“The important part is that my horse doesn’t swing from left to right while this is happening and I can control this by using the standing on the tie exercise. The reason this is so important is because I want to be the person to show the horse that where I’ve put them is a perfectly safe place to be even when traffic is moving past – that not only gets them used to traffic going past them, but it gets them used to you being able to show them it’s all right and their confidence in you starts to build.”
Jason will build this up so the horse sees traffic coming towards them from in front and approaching from behind and uses different combinations of traffic and speed.
3. Follow a vehicle
As the first mounted exercise, Jason will ride the horse behind a vehicle driving around a familiar paddock or arena.
He says: “Initially the horse is going to want to go left and right and keep their distance, but as they become more familiar with the vehicle moving round, you’ll start to feel you can ride them a little bit closer. I use this exercise until I can get the horse to go up and actually make contact with the vehicle when stopped.”
4. Go round the vehicle and vice versa
Next, Jason will trot around the stationary vehicle, with the engine on or off.
“Again I’m assessing where’s that comfort line and I’m just focusing on riding straight lines around the vehicle,” he says. “If you ride a circle you’re more likely to lose your horse’s shoulder and they sort of bow out.”
Then Jason swaps things round so the vehicle goes in circles around the horse, initially at a distance the horse is comfortable with and then pushing this circle slightly closer.
“If my horse starts to become more anxious and move, I allow them to walk a small circle in the opposite direction to the way the vehicle is travelling and I just allow this to happen until my horse stops. When my horse stops, we’ll simply reverse the roles. I repeat these two exercises for however long it takes for my horse and me to feel comfortable that my horse is becoming confident with the vehicle moving and stationary.”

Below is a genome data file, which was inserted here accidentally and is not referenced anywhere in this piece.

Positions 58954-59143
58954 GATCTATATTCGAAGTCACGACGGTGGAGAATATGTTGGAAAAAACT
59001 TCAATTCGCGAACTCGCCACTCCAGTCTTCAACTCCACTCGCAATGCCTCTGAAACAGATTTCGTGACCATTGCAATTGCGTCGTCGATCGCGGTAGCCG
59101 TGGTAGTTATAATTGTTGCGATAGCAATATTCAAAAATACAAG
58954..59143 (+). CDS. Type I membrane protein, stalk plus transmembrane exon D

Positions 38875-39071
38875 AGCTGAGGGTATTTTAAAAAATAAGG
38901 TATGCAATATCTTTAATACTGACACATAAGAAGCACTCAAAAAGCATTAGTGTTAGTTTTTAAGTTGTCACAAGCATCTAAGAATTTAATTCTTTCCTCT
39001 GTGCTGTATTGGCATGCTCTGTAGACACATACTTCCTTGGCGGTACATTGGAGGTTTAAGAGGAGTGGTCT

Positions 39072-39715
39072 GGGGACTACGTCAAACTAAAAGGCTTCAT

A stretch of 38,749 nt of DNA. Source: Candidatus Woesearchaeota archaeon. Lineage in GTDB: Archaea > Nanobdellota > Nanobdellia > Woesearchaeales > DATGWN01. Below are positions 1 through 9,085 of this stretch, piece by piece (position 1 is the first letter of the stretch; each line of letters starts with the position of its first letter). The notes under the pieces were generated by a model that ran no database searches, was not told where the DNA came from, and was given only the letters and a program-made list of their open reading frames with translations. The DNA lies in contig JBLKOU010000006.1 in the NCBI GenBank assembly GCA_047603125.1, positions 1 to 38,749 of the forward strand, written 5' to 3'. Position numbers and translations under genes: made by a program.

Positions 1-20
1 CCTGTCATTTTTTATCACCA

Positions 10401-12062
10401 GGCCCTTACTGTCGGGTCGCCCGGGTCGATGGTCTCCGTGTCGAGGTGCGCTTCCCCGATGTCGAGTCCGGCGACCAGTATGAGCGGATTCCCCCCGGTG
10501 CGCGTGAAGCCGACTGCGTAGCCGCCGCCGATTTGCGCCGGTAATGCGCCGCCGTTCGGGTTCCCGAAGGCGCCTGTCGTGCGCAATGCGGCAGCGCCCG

5. Ride the horse past the car
Jason will then ride the horse backwards and forwards up a fence line 5-10m from a stationary car.
He says: “If I get a slight flight response, I’ll immediately bend my horse, face them back in the new direction and then go back past again and I’ll do this until my horse can go through this gap calmly. Then I’ll change the sequence so I’m standing still and the vehicle will move backwards and forwards past me. I’ll just ask my horse to stand and be relaxed.
“Backing up is not a problem in this instance. I might ask if this happens that the vehicle give me a little more space and or as the rider your job is to keep your horse’s head straight until the vehicle moves past – until the horse realises that if they stay straight and allow the vehicle to go past, it will be fine.
“If a horse learns to turn in this situation, then they can start napping or spinning behaviours. A horse that just goes backwards will lose that will to go backwards once they realise the vehicle will travel past and it’s fine. If the horse wants to shoot forwards then I simply turn my horse back to where they were – so a small figure of eight – and I repeat this until my horse can stand and deal with the traffic passing.”
Jason recommends using combinations of these exercises and variations when introducing your horse to traffic, depending on the horse, before heading out on to the roads.
“Think how you can teach your horse to find that place of comfort,” he concludes.